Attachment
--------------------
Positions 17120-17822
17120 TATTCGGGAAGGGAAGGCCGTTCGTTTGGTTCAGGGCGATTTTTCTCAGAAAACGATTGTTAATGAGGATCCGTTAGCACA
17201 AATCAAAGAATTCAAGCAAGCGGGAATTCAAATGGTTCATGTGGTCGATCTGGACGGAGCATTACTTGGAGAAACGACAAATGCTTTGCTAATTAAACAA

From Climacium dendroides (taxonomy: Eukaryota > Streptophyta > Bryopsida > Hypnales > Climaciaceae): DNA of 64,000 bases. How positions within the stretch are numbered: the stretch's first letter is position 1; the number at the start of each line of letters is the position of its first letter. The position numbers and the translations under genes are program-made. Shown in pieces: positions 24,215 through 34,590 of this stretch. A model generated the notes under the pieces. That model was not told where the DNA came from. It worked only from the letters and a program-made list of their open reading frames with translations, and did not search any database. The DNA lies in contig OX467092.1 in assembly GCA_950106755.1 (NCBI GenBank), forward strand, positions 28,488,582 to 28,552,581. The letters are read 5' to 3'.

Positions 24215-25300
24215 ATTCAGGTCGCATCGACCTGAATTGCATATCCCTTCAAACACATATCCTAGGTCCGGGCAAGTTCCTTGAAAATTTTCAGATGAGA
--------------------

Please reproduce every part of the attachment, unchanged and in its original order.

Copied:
Positions 17120-17822
17120 TATTCGGGAAGGGAAGGCCGTTCGTTTGGTTCAGGGCGATTTTTCTCAGAAAACGATTGTTAATGAGGATCCGTTAGCACA
17201 AATCAAAGAATTCAAGCAAGCGGGAATTCAAATGGTTCATGTGGTCGATCTGGACGGAGCATTACTTGGAGAAACGACAAATGCTTTGCTAATTAAACAA

From Climacium dendroides (taxonomy: Eukaryota > Streptophyta > Bryopsida > Hypnales > Climaciaceae): DNA of 64,000 bases. How positions within the stretch are numbered: the stretch's first letter is position 1; the number at the start of each line of letters is the position of its first letter. The position numbers and the translations under genes are program-made. Shown in pieces: positions 24,215 through 34,590 of this stretch. A model generated the notes under the pieces. That model was not told where the DNA came from. It worked only from the letters and a program-made list of their open reading frames with translations, and did not search any database. The DNA lies in contig OX467092.1 in assembly GCA_950106755.1 (NCBI GenBank), forward strand, positions 28,488,582 to 28,552,581. The letters are read 5' to 3'.

Positions 24215-25300
24215 ATTCAGGTCGCATCGACCTGAATTGCATATCCCTTCAAACACATATCCTAGGTCCGGGCAAGTTCCTTGAAAATTTTCAGATGAGA